The Working Experience: Trying New Formats

Matty Kerr is co-creator with John Brancaccio of The Working Experience. Listen to our podcast on iTunes and Spotify and check out our website for podcast episodes, videos, blog posts and merch. You can also find us on Twitter, Instagram, LinkedIn, and Facebook.

We have been experimenting with a new format and it is working.

There is no secret to success. That is a trope which keeps people from being successful. You work hard, take chances, learn from failure, try new things, move on. That’s about it.

The Working Experience has had some modest success, our numbers are decent, but we are looking to move to the next level.

That means we need to try new things, but we also need to do our homework.

In analyzing our data, two points jumped out at us:

1. When an episode goes longer than 30 minutes, our numbers drop significantly.

2. When we discuss a topic that is more current, such as how Covid-19 has affected the stock market, rather than just a general issue regarding work, our numbers are much better.

So, using that information, we decided to try something new: very short episodes that offer advice on a specific topic:

  1. 10 minutes in length
  2. We would boil the topic down to 4–6 bullet points and stick only to those bullet points.

We would dispense with the banter, not go off on tangents, and offer advice that people could actually use on topics such as:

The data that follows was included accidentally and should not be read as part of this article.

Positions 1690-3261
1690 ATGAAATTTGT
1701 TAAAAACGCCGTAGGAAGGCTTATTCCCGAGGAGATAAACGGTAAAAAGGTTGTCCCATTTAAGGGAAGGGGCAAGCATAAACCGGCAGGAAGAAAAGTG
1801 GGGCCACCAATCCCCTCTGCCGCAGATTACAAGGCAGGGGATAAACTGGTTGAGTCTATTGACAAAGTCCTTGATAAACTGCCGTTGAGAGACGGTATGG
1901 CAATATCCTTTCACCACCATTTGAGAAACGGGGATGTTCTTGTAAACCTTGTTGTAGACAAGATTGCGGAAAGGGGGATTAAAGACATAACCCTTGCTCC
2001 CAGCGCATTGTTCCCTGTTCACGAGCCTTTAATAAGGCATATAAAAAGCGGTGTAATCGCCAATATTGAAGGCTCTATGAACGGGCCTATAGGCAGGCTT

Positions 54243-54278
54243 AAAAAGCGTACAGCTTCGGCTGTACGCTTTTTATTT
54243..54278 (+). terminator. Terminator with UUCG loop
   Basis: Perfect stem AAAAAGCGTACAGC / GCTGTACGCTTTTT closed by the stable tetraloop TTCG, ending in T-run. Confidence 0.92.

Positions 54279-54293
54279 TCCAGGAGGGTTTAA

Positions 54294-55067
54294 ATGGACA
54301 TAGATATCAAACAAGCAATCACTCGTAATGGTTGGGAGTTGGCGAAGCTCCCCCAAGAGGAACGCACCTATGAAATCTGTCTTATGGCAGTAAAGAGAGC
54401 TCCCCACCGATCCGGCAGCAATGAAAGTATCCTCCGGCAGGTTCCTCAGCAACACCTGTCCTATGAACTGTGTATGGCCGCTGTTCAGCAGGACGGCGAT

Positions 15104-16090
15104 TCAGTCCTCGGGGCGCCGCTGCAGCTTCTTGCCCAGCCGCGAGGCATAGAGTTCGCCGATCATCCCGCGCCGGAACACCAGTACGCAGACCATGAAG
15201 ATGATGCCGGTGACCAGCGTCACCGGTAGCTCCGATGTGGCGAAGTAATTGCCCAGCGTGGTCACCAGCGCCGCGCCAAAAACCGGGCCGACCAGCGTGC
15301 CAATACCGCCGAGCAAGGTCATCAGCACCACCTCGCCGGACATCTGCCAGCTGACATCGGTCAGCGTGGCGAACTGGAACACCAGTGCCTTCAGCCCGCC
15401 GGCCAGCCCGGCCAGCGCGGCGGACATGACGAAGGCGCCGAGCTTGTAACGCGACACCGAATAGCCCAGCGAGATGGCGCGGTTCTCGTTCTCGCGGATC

— Handling Job Interview Questions

— Investing

— Spending

— Avoiding People Who Won’t Get Ahead

— Working from Home

We want to be legit. We do research on these topics and offer advice based on facts and expert opinion, as opposed to a sportscaster who has suddenly become an expert on infectious diseaes.

And it is working. The 10 minutes episodes are doing well. Our highest rated one had over 1,300 plays in just a few days.

We will still do two 30 minute episodes a week and keep an eye on the numbers. If they start telling us that the 10 minute episodes are way outperforming the longer ones, we may have to think about a more significant change.

There will always a push and pull between being consistent and trying new things. People like the familiar, they crave consistency, but they also get tired of the same old thing. It is an odd contradiction.

There is also the danger of losing focus, of being pulled in too many directions and not focusing on an idea long enough to see if it works.

There is no right or wrong answer, there is no secret.

Just keep at it.



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Matty Kerr

Matty Kerr

Co-creator and cohost of The Working Experience Podcast. We explore what people do for work, how they do it and how they feel about it. Twice a week!